Investors are constantly told to "diversify" the portfolios. Don't put all your money in stocks -- what if the market plunges? But don't put all your money in bonds -- you'll miss the market rallies. And for God's sake, don't put all your money in one company.
Or, to put it an older way: Don't put all your eggs in one basket.
When it comes to our kids, however, many of today's parents have been told not to diversify at all. Just make them college material.
That has meant a childhood concentrated on academic success and "resume building." To be sure, it's good to learn how to write a persuasive essay (I'm doing that right now!) and some world history. Nothing wrong with lacrosse or coding, either.
But the time and energy (and sometimes money) being devoted to resume building can be draining. And the abilities kids develop beyond the classroom or extracurricular could end up being the most valuable of all.
I'm the president of Let Grow. Before this, I wrote the book Free-Range Kids and started the movement by that name. But in my spare time, every fall I volunteer as an alumni interviewer for Yale. Over the years, I've interviewed over 100 students and I can say that all schoolwork and no fun makes for some dull boys and girls.
The students I recommend are generally very excited about at least some facet of their formal education, but also about something they have discovered on their own.
- One girl started a class on "Real World Skills" at her school after she found out her friend couldn't sew a button on a coat.
- One boy started his own website business (and if a request got too technical, he outsourced it to overseas programmers).
- Another girl started a comic strip in her school paper.
Admissions officers read thousands of essays from excellent students. They are looking for something extra.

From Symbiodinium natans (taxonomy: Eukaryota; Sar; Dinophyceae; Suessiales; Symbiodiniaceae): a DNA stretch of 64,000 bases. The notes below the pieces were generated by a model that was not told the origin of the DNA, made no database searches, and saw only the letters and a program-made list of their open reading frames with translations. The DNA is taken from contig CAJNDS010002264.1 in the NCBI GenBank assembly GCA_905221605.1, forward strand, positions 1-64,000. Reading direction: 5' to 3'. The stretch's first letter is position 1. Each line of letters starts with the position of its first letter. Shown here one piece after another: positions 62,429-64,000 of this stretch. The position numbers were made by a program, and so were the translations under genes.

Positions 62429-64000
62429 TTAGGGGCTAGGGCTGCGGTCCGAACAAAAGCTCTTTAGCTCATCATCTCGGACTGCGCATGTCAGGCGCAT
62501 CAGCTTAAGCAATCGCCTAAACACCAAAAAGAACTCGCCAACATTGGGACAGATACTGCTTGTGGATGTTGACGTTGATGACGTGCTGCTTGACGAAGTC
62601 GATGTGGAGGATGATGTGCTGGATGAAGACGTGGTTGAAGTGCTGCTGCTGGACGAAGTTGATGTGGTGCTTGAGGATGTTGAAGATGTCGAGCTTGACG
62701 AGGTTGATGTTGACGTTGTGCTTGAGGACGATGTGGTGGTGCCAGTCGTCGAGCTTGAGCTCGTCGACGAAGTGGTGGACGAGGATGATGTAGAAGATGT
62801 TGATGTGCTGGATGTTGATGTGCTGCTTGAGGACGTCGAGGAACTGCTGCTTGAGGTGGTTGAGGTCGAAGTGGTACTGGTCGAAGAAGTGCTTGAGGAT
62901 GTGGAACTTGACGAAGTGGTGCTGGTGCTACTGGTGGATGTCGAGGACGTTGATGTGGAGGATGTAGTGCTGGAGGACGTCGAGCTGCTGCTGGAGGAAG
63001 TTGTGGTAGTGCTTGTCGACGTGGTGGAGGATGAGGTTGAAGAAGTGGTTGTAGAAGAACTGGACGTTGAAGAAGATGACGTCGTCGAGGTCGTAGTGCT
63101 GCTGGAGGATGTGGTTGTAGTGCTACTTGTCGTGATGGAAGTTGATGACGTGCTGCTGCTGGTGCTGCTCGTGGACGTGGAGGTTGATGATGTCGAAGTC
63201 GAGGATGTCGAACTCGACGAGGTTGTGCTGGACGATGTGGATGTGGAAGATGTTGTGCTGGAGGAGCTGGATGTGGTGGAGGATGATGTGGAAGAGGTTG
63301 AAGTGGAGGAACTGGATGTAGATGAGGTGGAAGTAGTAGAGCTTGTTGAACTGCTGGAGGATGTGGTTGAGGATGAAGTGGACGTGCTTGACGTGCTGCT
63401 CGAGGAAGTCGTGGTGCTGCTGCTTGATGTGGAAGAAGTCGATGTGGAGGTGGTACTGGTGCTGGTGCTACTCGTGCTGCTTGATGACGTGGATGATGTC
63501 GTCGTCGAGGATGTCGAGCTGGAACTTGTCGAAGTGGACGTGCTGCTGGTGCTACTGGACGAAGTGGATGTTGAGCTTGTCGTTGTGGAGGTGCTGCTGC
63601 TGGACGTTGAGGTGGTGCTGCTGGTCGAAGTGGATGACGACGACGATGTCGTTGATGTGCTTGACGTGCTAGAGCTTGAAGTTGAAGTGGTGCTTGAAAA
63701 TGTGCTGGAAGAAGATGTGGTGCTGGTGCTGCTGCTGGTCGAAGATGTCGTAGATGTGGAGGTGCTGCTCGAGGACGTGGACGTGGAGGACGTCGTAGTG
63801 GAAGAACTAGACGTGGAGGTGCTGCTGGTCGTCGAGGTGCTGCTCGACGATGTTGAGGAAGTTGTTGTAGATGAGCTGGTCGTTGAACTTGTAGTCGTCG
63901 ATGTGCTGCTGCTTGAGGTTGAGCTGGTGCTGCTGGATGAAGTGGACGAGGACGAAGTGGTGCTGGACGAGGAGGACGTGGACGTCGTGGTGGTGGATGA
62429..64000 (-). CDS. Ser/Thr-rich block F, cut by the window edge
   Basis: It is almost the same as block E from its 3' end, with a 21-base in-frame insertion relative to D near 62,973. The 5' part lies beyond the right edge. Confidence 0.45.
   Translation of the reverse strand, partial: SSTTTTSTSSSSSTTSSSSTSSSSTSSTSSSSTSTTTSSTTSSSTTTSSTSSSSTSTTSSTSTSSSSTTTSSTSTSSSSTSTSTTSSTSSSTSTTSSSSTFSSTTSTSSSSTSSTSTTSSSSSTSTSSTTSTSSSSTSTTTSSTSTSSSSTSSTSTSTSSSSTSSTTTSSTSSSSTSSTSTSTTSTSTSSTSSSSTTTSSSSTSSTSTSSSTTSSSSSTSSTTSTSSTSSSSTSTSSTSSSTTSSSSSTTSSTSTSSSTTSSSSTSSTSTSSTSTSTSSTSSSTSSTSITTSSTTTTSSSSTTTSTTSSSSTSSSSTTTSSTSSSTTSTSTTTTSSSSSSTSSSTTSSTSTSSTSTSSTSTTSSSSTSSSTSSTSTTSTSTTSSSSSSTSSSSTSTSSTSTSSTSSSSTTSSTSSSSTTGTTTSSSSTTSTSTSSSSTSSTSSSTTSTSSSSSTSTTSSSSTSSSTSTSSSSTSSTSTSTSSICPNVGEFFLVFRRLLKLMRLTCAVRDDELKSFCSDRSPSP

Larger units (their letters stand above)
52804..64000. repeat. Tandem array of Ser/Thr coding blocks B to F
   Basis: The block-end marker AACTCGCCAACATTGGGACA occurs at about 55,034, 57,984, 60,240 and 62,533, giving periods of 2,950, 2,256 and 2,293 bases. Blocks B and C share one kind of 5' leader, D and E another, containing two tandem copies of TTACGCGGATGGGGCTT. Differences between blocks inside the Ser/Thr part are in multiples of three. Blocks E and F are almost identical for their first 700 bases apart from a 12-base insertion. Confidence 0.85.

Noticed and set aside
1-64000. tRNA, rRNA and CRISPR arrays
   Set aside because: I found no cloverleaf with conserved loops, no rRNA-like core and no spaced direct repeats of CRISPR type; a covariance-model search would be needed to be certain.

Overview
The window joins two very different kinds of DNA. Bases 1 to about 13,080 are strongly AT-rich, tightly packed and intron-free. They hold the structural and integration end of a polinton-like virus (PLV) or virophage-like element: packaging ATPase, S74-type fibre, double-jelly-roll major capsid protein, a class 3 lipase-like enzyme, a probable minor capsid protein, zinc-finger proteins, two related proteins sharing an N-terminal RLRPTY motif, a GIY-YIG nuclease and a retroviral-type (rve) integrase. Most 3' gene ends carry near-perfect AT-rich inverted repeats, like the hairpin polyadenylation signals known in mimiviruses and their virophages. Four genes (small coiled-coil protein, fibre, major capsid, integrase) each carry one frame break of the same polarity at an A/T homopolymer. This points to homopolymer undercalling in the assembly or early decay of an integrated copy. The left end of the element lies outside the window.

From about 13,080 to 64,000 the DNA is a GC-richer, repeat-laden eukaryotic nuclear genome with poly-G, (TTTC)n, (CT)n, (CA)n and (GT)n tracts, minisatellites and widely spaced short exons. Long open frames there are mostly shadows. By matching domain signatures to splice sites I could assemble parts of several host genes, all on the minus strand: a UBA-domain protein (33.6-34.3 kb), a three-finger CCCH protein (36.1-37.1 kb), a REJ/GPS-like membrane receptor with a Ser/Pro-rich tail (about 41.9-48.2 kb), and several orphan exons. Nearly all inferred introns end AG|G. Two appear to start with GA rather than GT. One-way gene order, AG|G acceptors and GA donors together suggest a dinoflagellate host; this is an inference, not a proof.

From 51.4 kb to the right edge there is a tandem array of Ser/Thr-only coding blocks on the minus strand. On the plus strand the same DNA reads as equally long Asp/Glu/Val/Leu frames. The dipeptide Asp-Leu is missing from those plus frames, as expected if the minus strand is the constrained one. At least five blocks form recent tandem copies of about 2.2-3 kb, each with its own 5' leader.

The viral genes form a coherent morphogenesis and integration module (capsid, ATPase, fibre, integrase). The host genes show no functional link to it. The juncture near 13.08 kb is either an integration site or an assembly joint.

And so is the business world. Human resources departments say that "soft skills" are what today's labor force is lacking. In a Wall Street Journal survey of nearly 900 executives, 92% said "soft skills" were equally important or more important than technical skills. The buzz is that many young employees lack the ability to collaborate, innovate, and communicate in-real-life.
Building a fort in the woods can teach kids everything they'd learn in Robotics Camp and more. They still have to gather materials, come up with a plan, execute and test it. Often they work in teams. But unlike Robotics campers, they are building the fort because of the fierce desire to make something in the world -- something adults may not ever see or comment on or compliment. This is the "self-driven" element that psychologists are coming to recognize as crucial to emotional and real world success.
The skills kids learn when simply organizing themselves are the exact skills businesses want: collaboration, innovation, communication. Even when just doing something on their own, alone -- tinkering, say, or drawing -- they learn focus and perseverance. At Let Grow, we call these "non-robot skills" -- a skill set robots don't share.
A young boy in Miami spent his free time picking up the fruit that fell to the ground from all the fruit trees in the neighborhood. He put it in his little red wagon and then he went around the neighborhood, selling it.
No prizes for this. No extra-curricular class. Nothing he could brag about on a college application. He just loved selling other people's stuff. And he still does.
His name is Jeff Bezos.
It is hard these days to give our kids free time. Parents worry that it's wasted time, because no one is teaching the tykes something that has a name, like "chess." Adults worry, too, that maybe the kids will spend a lot of that free time watching YouTube videos instead of building that goshdarn, super-iconic, character-expanding fort.
Of course some time will be "wasted"! But some time is wasted in classes, homework, and extracurriculars, too. (Not to mention in the car rides there!) But honestly: Can you still do a quadratic equation? Diagram a sentence? Do you still play field hockey?
There are a lot of hours in a week. Kids need some of them back to spend alone or with friends in ways that may not seem valuable, but probably are — even SnapChatting (being creative, social). Or doing Minecraft (building, sharing). Or watching cat videos (a mindless amusement that distracts attention from some of the anxiety and depression gripping so many kids).
Let's allow kids to "diversify" beyond the skills they get in one formal setting or another. The future (and maybe even Yale) awaits.